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Author Archives: Kimberly Atkins

Court struggles with question of human gene patentability

Drawing a legal line to determine when human genetic material ceases to be a creation of nature and instead becomes a patentable product is not easy — even for the U.S. Supreme Court.

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Justices ponder if SORNA rule reaches back

That convicted sex offenders must register with their state of residence is a well-established rule. But when the offender was convicted and completed his criminal sentence years before the federal Sex Offender Registration and Notification Act was enacted in 2006, does that rule apply to him?

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Justices seem torn on pre-arrest Miranda right

The justices of the U.S. Supreme Court seemed to struggle with the question of whether the silence of a suspect who has neither been arrested nor placed in police custody can later be used against him at trial.

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Solutions sought for H-1B visa logjam

As lawmakers prepare to debate immigration reform, employment lawyers are hoping for a solution to the persistent bottleneck in the visa program for highly skilled workers that they say hurts their clients.

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Justices tackle California gay marriage case

During heated arguments at the U.S. Supreme Court over California’s voter-approved constitutional amendment banning same-sex marriage, the justices verbally tussled with attorneys arguing over the law’s constitutionality — but also hinted that the case could have a surprise ending.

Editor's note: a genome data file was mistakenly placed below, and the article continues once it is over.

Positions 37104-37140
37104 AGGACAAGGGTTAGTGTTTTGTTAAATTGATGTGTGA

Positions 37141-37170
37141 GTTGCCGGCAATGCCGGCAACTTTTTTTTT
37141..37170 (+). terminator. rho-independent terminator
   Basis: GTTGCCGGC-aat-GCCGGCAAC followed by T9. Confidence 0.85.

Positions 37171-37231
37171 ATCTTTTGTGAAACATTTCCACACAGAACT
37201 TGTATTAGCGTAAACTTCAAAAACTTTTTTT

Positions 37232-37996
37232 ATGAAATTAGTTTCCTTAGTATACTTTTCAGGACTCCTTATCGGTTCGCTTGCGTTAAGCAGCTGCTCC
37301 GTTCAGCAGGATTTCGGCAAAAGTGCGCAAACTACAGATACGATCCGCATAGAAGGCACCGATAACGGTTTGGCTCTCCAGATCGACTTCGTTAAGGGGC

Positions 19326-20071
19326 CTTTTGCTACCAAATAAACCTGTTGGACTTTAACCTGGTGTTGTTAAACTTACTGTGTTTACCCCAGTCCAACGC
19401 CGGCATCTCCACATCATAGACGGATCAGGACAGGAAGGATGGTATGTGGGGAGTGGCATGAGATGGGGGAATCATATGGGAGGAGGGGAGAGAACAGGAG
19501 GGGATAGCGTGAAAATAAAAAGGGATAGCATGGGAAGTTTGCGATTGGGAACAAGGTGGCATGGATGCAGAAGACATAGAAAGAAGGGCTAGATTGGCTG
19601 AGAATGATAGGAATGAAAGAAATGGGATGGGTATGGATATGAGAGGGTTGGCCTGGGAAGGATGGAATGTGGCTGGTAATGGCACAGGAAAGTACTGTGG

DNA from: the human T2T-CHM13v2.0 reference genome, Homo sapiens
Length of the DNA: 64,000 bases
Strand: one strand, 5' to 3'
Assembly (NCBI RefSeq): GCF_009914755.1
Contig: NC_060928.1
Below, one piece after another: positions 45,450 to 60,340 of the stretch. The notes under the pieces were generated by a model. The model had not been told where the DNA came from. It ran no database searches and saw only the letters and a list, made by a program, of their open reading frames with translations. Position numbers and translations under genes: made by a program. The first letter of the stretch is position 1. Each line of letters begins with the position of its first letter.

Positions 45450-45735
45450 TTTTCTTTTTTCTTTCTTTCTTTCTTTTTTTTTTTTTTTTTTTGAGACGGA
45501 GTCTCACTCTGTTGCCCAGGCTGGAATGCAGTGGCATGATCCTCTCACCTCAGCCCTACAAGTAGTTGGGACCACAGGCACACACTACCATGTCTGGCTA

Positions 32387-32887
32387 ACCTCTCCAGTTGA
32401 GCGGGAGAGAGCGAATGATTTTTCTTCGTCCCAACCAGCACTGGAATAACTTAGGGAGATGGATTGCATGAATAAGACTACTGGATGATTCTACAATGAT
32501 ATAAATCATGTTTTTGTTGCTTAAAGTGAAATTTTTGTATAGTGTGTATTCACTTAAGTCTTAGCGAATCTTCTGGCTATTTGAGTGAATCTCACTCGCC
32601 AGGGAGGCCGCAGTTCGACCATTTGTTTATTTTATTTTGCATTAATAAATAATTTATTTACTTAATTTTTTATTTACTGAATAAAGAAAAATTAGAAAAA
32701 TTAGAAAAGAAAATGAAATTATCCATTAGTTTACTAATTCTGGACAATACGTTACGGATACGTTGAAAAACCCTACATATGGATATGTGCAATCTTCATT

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Another high court win for securities class plaintiffs

At a time when class certification has become tougher under recent U.S. Supreme Court precedent, securities plaintiffs scored a major win when the justices ruled that materiality need not be proved at the certification stage of fraud-on-the-market claims.

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Supreme Court could void Missouri’s DNA collection law

As they grilled the lawyers arguing before them on the issue of whether police can collect DNA samples from unconvicted arrestees without a warrant, the justices of the U.S. Supreme court acknowledged just how high the stakes are.

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Court hears ex post facto sentencing case

At oral arguments, the justices of the U.S. Supreme Court questioned whether a sentence imposed according to the U.S. Sentencing Guidelines in place at the time of sentencing — which was harsher than the sentence that would have been imposed under guidelines at the time of the crime — violated the Constitution’s Ex Post Facto Clause.

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